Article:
Also it is unhelpful to bring up the cynical conjecture that the user wont read the comment, follow the link or read the instructions before posting.

  • For starters this is an assumption that may or may not be correct, where is the data to back it up?
  • Secondly even if it has some veracity it will only apply to some users. Many users read every comment and answer posted on their question, and even if their immediate reaction is somewhat emotional the message will be absorbed and subsequently influence the users future questions.
  • Furthermore, pandering to the subset of undesirable users is self defeating. If you treat the users as though they are deadbeats, eventually you will be right.

I'd rather go in a different direction.

When a user tries to leave a comment asking about a downvote, we block it with a dialog explaining what downvotes are and why they might have been cast (maybe a simple explanation with a link to a help article.) Maybe include some of the possible reasons on that site in the explanation if we find that information to be useful for that purpose. Maybe also show the dialog automatically if the post receives a number of downvotes in the same way we get a dialog when we cast a lot of votes on answers and not questions.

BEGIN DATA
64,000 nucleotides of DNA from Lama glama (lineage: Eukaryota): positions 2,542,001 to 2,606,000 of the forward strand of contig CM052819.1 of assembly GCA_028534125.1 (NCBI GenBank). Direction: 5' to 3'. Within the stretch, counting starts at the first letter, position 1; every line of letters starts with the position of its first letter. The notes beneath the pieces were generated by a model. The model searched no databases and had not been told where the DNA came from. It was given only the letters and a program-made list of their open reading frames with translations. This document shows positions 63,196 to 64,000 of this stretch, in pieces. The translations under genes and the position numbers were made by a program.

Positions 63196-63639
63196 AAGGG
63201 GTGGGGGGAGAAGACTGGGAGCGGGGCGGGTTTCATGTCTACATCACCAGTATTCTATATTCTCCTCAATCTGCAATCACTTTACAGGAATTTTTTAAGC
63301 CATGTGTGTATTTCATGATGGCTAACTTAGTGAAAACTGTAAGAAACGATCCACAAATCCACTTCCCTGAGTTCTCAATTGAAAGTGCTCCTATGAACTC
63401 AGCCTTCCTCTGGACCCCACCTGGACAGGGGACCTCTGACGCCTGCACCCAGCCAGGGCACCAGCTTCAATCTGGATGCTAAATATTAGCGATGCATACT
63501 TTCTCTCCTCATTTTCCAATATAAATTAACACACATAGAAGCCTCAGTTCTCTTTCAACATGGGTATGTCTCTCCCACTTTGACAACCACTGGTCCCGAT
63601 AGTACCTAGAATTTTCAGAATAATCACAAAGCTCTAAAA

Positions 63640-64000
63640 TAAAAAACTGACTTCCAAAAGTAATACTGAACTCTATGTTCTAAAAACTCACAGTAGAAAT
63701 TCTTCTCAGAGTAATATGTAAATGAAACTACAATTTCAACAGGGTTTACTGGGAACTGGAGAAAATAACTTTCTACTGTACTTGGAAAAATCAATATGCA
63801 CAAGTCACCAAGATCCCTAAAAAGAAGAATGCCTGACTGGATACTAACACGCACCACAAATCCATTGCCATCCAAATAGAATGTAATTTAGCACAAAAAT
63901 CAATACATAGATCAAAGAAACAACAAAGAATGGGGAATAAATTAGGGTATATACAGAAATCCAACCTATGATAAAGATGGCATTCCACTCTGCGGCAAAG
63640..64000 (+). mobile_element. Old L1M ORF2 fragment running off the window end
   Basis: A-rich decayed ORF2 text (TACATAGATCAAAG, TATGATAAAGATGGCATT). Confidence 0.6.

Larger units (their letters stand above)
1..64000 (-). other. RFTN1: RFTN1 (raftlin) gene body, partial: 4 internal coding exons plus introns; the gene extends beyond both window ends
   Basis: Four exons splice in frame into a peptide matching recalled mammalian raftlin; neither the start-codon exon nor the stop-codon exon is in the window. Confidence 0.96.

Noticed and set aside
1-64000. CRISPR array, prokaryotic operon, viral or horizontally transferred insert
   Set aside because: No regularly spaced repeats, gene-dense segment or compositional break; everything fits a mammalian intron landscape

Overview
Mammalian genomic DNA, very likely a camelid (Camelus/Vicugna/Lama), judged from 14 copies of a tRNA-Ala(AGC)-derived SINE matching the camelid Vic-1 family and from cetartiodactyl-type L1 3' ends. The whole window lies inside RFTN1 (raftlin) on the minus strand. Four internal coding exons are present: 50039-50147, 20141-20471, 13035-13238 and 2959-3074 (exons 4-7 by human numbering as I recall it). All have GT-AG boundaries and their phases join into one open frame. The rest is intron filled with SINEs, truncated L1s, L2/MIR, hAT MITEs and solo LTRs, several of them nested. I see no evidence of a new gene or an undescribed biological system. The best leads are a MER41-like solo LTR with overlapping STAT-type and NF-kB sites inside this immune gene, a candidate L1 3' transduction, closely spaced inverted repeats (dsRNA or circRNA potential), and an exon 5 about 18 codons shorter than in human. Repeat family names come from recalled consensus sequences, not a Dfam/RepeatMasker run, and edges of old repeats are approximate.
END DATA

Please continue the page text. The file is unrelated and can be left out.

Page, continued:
Sure, people can get around the dialog/block, but those are the ones that are probably going to be combative with any reason we give anyway.

Essentially this would be giving the benefit of the doubt to the user that they know what downvoting is and stay out of their hair, and when they indicate that they don't we provide more information.

  • But that would only show up if the poster bothered to try and respond in the comments. I think it might also be a small problem to try and write a condition to say "Is the user asking why they received downvotes?". It also neglects potential metadata that could be gathered from optional reasons added to the downvote which would help direct what reasons would be displayed in your proposed dialog box.
    – zero298
    Commented Oct 11, 2017 at 18:49
  • 1
    Right... but what if my reason for downvoting isn't in said dialog box? am i wrong for downvoting? wouldn't be very useful to the OP to just say this isn't useful. Downvotes aren't always just due to some thing that can be easily fixed
    – Kevin B
    Commented Oct 11, 2017 at 18:50
  • 1